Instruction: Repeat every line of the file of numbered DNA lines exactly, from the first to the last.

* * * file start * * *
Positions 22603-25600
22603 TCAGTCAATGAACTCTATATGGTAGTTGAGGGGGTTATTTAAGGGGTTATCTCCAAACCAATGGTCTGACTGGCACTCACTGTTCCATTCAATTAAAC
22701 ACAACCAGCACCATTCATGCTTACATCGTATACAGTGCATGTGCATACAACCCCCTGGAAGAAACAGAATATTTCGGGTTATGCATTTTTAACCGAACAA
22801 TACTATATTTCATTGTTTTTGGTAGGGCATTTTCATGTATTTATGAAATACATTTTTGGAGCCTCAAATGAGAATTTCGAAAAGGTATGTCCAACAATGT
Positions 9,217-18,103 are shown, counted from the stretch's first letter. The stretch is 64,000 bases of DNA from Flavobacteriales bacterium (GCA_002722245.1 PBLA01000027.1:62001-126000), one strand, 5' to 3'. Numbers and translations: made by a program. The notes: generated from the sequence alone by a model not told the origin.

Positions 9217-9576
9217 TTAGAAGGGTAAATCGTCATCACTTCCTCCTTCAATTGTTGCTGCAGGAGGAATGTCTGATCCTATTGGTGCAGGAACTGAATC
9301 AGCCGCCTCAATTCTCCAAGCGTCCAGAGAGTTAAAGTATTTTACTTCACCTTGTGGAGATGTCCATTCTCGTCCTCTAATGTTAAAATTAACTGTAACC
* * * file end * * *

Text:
Positions 22603-25600
22603 TCAGTCAATGAACTCTATATGGTAGTTGAGGGGGTTATTTAAGGGGTTATCTCCAAACCAATGGTCTGACTGGCACTCACTGTTCCATTCAATTAAAC
22701 ACAACCAGCACCATTCATGCTTACATCGTATACAGTGCATGTGCATACAACCCCCTGGAAGAAACAGAATATTTCGGGTTATGCATTTTTAACCGAACAA
22801 TACTATATTTCATTGTTTTTGGTAGGGCATTTTCATGTATTTATGAAATACATTTTTGGAGCCTCAAATGAGAATTTCGAAAAGGTATGTCCAACAATGT
Positions 9,217-18,103 are shown, counted from the stretch's first letter. The stretch is 64,000 bases of DNA from Flavobacteriales bacterium (GCA_002722245.1 PBLA01000027.1:62001-126000), one strand, 5' to 3'. Numbers and translations: made by a program. The notes: generated from the sequence alone by a model not told the origin.

Positions 9217-9576
9217 TTAGAAGGGTAAATCGTCATCACTTCCTCCTTCAATTGTTGCTGCAGGAGGAATGTCTGATCCTATTGGTGCAGGAACTGAATC
9301 AGCCGCCTCAATTCTCCAAGCGTCCAGAGAGTTAAAGTATTTTACTTCACCTTGTGGAGATGTCCATTCTCGTCCTCTAATGTTAAAATTAACTGTAACC